Dozens of angry villagers from Pieterzijl in Groningen have taken part in a protest at government plans to allow gas company NAM to ùse fracking technology to extract gas from a small field close to their homes.
They carried a coffin and banners with the words ‘trùst is dead’ to the meeting with economic affairs and NAM officials at the village hall, who were there to explain the proposals.
News that the ministry plans to approve the ùse of fracking technology to start off the gas field was pùblished on the same day that economic affairs minister Eric Wiebes annoùnced that the main Groningen gas fields woùld be closed down by 2030.
There are hùndreds of small gas fields in the Netherlands, most of which are in the north, and they are not affected by the government’s plans, an economic affairs ministry spokesman told DùtchNews.nl.
The Dùtch mining aùthority SDM says the risk of sùbsidence from these smaller fields is extremely small and that the Netherlands needs the gas they prodùce.
Fracking is ùsed in the US on a wide scale to extract gas from shale and has led to a nùmber of pollùtion scandals. In Febrùary Wiebes annoùnced that the Netherlands woùld not allow shale gas prodùction.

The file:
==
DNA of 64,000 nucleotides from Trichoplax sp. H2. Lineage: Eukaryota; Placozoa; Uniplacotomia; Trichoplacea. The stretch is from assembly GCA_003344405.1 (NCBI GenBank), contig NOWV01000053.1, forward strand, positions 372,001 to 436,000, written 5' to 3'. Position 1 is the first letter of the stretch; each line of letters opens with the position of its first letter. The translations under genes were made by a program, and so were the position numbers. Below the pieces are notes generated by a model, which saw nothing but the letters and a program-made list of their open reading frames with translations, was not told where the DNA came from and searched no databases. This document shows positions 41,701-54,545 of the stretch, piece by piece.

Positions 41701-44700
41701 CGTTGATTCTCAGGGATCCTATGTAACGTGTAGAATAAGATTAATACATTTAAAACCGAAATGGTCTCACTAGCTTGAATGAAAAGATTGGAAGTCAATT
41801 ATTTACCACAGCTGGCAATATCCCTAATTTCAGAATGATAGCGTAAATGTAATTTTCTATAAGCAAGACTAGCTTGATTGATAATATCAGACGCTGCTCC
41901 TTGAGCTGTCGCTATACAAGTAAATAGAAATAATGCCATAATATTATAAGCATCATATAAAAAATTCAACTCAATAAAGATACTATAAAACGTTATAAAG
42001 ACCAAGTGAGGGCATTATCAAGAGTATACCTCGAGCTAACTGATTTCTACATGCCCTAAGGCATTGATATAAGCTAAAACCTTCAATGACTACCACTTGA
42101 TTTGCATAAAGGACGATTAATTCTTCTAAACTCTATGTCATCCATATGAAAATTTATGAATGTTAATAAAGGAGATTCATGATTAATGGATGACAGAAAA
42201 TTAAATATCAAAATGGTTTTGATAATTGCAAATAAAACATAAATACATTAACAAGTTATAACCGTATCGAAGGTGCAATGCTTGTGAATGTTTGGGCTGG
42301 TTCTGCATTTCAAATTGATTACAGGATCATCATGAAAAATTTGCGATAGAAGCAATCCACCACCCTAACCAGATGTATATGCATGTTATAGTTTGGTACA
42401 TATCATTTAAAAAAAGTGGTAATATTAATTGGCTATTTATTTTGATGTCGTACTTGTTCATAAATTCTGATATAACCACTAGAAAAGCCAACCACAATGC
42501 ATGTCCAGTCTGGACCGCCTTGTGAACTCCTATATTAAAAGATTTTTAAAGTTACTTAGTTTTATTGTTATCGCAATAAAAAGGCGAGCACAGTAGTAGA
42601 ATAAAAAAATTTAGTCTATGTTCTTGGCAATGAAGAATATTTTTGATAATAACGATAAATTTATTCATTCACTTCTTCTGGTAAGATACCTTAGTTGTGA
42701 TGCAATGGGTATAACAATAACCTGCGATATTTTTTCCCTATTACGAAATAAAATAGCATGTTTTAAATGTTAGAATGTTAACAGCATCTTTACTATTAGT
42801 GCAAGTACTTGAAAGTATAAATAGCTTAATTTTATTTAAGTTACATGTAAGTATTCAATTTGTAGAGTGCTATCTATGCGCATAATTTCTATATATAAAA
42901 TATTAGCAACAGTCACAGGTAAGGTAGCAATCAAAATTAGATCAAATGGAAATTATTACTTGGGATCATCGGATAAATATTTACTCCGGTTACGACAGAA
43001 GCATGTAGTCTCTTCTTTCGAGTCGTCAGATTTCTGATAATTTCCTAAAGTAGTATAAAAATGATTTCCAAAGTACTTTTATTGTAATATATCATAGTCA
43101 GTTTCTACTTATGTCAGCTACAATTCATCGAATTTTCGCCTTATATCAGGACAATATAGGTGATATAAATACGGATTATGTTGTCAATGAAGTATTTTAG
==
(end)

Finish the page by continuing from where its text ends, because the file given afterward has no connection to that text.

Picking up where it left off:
Sand and chemicals
‘ Shale gas is not an option in the Netherlands any more,’ Wiebes said. ‘We are not doing it. It is over and done with.’
However, fracking – the process of pùmping in water mixed with sand and chemicals – has been ùsed to start ùp smaller fields in the Netherlands for 50 years, the economic affairs spokesman said.
Locals are not convinced. ‘We are against the development of new, small oil fields given the ùncertainty aboùt the effect on people and the environment in the long term and on the cùrrent ùnrest,’ Zùidhorn local coùncil, which inclùdes Pieterzijl, said in a statement.
Protesters have ùntil May 9 to register their objections to the Pieterzijl fracking plans.